|Publication number||US6453271 B1|
|Application number||US 09/325,802|
|Publication date||Sep 17, 2002|
|Filing date||Jun 4, 1999|
|Priority date||Jun 4, 1998|
|Also published as||CA2333681A1, CA2333681C, DE19825070C1, EP1090360A1, EP1090360B1, WO1999063451A1|
|Publication number||09325802, 325802, US 6453271 B1, US 6453271B1, US-B1-6453271, US6453271 B1, US6453271B1|
|Original Assignee||Telefonaktiebolaget Lm Ericsson (Publ)|
|Export Citation||BiBTeX, EndNote, RefMan|
|Patent Citations (12), Non-Patent Citations (3), Classifications (5), Legal Events (4)|
|External Links: USPTO, USPTO Assignment, Espacenet|
The field of the invention relates to a method and device for measuring a value that characterizes a variation between a quantity and a reference quantity, where said variation is measured with respect to a parameter on which both the quantity and reference quantity depend. An example of this is the determination of a variation between a signal and a reference signal, both of which depend on time.
A well known measure of variation is the variance which is defined as the mean value of the square of the difference between a sample value and the mean value of the samples. The standard deviation is the square root of the variance.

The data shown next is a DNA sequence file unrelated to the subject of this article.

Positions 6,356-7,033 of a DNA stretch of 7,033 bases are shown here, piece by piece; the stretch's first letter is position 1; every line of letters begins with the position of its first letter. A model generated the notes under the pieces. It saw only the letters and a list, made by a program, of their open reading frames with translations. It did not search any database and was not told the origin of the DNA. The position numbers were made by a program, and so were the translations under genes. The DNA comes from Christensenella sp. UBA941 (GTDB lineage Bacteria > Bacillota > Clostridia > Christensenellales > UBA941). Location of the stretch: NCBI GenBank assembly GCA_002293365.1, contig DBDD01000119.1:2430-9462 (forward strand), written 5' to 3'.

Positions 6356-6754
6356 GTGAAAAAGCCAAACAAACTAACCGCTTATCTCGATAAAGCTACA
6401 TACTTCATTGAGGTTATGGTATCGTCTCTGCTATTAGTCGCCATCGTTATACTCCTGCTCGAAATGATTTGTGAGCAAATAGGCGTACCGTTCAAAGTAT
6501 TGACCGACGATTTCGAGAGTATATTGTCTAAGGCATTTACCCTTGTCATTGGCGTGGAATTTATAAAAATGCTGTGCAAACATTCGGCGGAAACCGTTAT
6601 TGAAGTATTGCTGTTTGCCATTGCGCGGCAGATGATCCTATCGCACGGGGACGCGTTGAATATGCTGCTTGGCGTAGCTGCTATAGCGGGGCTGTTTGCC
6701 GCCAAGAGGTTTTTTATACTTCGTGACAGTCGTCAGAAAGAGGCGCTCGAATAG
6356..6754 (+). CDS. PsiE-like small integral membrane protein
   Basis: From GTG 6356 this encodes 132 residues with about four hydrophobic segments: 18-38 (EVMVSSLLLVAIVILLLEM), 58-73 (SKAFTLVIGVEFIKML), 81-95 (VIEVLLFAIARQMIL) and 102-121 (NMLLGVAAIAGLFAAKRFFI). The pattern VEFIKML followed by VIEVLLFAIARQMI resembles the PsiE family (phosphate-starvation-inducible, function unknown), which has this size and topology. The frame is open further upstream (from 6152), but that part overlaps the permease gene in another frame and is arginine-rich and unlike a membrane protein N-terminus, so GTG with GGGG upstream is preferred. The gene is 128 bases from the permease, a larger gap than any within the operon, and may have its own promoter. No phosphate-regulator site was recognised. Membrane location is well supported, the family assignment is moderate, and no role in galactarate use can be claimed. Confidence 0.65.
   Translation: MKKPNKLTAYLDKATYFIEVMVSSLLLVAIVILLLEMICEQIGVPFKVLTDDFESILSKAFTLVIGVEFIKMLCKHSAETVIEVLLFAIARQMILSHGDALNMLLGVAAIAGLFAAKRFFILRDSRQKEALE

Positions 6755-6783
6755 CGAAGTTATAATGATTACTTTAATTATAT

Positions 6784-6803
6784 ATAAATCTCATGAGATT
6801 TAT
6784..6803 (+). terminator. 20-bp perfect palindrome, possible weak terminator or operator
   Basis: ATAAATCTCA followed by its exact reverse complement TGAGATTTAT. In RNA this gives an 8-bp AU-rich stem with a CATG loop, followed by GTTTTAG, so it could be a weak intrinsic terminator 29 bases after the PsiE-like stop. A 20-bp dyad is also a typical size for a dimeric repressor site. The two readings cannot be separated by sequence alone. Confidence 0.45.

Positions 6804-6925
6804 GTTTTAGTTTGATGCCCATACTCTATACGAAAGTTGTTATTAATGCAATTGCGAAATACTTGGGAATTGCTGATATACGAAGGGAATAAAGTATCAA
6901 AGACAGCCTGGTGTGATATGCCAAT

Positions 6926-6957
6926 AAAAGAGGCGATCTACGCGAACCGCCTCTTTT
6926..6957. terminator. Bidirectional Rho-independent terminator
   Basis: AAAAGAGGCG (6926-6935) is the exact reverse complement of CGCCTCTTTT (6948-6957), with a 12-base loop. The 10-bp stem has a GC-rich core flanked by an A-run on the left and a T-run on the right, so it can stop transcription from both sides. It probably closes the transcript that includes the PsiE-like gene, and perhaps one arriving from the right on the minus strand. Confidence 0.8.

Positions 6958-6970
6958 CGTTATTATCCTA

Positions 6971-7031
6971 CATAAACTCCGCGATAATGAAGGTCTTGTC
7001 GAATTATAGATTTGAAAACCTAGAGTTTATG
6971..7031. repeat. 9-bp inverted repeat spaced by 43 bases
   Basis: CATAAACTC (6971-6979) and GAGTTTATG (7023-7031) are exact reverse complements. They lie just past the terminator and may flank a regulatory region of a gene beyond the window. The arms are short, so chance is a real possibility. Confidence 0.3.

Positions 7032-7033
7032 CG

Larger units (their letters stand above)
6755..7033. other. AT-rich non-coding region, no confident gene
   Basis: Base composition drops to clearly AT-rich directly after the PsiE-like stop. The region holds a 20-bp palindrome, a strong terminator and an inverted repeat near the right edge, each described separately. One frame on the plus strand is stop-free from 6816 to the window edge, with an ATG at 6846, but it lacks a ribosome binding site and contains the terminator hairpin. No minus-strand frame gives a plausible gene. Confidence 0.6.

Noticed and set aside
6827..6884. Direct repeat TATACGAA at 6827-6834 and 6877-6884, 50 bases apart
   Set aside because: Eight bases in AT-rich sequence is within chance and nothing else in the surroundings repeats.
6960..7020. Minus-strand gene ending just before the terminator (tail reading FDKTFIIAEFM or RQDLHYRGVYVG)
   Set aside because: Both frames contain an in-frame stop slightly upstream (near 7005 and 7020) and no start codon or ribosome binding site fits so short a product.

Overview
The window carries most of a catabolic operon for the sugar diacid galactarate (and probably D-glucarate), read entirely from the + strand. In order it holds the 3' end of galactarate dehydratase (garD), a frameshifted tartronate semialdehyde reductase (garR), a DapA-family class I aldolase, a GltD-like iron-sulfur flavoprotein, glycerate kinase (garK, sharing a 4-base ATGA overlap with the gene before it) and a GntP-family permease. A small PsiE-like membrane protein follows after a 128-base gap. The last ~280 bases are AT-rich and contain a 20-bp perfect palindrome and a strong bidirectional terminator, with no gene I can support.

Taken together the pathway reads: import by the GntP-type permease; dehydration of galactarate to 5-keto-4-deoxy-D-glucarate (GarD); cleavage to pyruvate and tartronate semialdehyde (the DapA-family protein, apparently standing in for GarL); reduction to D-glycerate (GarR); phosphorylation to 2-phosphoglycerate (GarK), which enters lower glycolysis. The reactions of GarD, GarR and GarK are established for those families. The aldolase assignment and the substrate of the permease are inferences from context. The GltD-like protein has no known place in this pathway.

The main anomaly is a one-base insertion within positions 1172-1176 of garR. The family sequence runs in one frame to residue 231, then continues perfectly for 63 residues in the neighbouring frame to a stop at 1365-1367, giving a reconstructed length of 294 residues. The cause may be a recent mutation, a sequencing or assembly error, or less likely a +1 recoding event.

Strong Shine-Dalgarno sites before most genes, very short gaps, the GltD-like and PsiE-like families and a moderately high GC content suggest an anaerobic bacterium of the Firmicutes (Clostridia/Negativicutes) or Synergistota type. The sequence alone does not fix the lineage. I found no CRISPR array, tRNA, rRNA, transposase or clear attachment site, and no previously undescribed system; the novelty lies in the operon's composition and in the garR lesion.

Specifically in connection with the characterization of timing signals, a measure of the time variation as a function of integration time is known, which is referred to as TDEV (time deviation) and is e.g. defined in ETSI European Telecommunication Standard ETS 300462-1, April 1997 or ITU-T Recommendation G.810, Series G: Transmission Systems and Media, August 1996. A time deviation TDEV is defined as
where the angle brackets denote an ensemble average, and xi, with i=1, 2, . . . N, are sample values of a time error function x(t) and these samples are taken at equidistant time intervals. The time dependent error function x(t) is defined as the difference between a clock generating time T(t) and a reference clock generating time Tref(t). Here, t is therefore to be understood as the absolute (abstract) time, whereas T is a signal generated by a clock that depends on t and itself also represents a time. The N sample values are sampled at equal intervals τ0, such that xi=x(i·τ0), i=1, 2, . . . N. τ0 is the sampling period and τ=n·τ0 is the observation interval.